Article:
Imagery refers to the set of pictures readers make in their minds of what they are reading as they read. The imagery contributes to readers’ interpretation of the text.

imaginative texts
Imaginative texts refer to texts that have a topic or theme that is not located in literal reality. Example: types of fiction, folktales and fairy tales and poetry.

imperative form
The imperative form of a verb is used to make requests, give directions or instructions, and give orders or commands. Example: ‘Open the window!

indicator of progress
Indicators of progress are points on a learning continuum. They describe the critical understandings required by students to progress through the VELS standards.

To infer is to think beyond the information given in a text and make links with ‘unstated’ ideas or information. Readers may often use prior knowledge of the text or the world to infer subsequent events, purpose, intent or cause–effect.

inferential comprehension
Inferential comprehension questions ask readers to infer about events that occur earlier than the context of the text, the cause and effect of events within the text, possible changes to circumstances (what would happen if?), the targeted audience of a text, information about characters and main ideas underlying a text.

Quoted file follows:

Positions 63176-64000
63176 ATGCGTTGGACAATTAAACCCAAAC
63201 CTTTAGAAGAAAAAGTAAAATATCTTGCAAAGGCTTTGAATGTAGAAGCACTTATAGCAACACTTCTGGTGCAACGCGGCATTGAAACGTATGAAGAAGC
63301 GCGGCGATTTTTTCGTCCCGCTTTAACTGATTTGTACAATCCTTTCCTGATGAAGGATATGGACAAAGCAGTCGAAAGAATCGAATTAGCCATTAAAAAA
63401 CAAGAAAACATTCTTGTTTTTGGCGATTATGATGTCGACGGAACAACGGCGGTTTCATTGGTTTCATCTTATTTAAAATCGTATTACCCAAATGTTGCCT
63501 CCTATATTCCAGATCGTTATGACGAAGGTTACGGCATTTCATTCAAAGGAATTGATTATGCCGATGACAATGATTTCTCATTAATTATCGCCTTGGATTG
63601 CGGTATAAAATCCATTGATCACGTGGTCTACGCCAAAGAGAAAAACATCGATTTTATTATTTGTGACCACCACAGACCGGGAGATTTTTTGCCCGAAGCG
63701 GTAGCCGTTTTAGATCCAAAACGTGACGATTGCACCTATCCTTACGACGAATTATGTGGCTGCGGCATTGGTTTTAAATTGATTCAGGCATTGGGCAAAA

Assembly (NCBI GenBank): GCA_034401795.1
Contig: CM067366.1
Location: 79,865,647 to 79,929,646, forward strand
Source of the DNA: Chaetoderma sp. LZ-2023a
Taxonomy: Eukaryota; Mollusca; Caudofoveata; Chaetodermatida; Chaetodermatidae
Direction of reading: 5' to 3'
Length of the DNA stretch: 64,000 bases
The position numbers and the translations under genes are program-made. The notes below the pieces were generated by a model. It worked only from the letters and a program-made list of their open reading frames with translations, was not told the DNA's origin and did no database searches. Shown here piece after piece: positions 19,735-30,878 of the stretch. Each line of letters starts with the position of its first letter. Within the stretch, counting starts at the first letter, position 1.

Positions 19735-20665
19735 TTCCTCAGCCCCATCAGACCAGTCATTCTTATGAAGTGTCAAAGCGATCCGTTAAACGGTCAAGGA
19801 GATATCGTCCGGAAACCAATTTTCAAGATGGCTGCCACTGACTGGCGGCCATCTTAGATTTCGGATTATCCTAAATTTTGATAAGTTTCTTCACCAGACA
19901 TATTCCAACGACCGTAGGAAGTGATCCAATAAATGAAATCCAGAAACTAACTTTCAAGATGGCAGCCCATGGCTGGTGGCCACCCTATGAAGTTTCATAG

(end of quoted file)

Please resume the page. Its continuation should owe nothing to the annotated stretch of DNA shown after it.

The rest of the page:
interpretive texts
Interpretive texts are an explanation by individuals of the texts of others.

informal language (colloquial)
Informal or colloquial language refers to the use of the ‘low’/spontaneous language, often used in familiar speech environments.

intonation patterns
Intonation patterns are the changes in rhythm and melody heard when someone speaks. Speakers change their intonation patterns by changing how loudly they say words or their pace in speech. Intonation patterns can convey grammatical functions. Example: a rising intonation to signal a question. In conversation intonation also plays an important role in maintaining the turn-taking system.

Irony is a form of speech in which the real meaning is concealed or contradicted by the words used. Irony involves the perception that things are not what they are said to be or what they seem. One may say something but in fact intend the opposite to be true. Example: ‘Great weather’ in response to an invitation to a picnic on a rainy day.